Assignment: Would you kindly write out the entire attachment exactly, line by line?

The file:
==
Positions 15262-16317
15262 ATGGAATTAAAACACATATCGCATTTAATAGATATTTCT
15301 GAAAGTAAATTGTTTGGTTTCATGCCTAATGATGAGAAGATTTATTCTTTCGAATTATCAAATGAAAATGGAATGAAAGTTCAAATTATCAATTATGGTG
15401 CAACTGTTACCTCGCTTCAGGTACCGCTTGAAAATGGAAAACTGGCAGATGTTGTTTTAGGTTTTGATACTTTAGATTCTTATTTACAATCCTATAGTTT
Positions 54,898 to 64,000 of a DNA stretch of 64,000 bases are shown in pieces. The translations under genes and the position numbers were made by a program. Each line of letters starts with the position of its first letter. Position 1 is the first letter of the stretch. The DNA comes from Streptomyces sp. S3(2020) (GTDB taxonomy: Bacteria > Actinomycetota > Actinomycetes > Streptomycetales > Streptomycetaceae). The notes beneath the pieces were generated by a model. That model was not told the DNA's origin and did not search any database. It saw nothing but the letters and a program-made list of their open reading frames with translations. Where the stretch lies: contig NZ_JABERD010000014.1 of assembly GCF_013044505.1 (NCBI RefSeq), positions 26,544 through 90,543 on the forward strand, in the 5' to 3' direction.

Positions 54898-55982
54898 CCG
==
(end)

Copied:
Positions 15262-16317
15262 ATGGAATTAAAACACATATCGCATTTAATAGATATTTCT
15301 GAAAGTAAATTGTTTGGTTTCATGCCTAATGATGAGAAGATTTATTCTTTCGAATTATCAAATGAAAATGGAATGAAAGTTCAAATTATCAATTATGGTG
15401 CAACTGTTACCTCGCTTCAGGTACCGCTTGAAAATGGAAAACTGGCAGATGTTGTTTTAGGTTTTGATACTTTAGATTCTTATTTACAATCCTATAGTTT
Positions 54,898 to 64,000 of a DNA stretch of 64,000 bases are shown in pieces. The translations under genes and the position numbers were made by a program. Each line of letters starts with the position of its first letter. Position 1 is the first letter of the stretch. The DNA comes from Streptomyces sp. S3(2020) (GTDB taxonomy: Bacteria > Actinomycetota > Actinomycetes > Streptomycetales > Streptomycetaceae). The notes beneath the pieces were generated by a model. That model was not told the DNA's origin and did not search any database. It saw nothing but the letters and a program-made list of their open reading frames with translations. Where the stretch lies: contig NZ_JABERD010000014.1 of assembly GCF_013044505.1 (NCBI RefSeq), positions 26,544 through 90,543 on the forward strand, in the 5' to 3' direction.

Positions 54898-55982
54898 CCG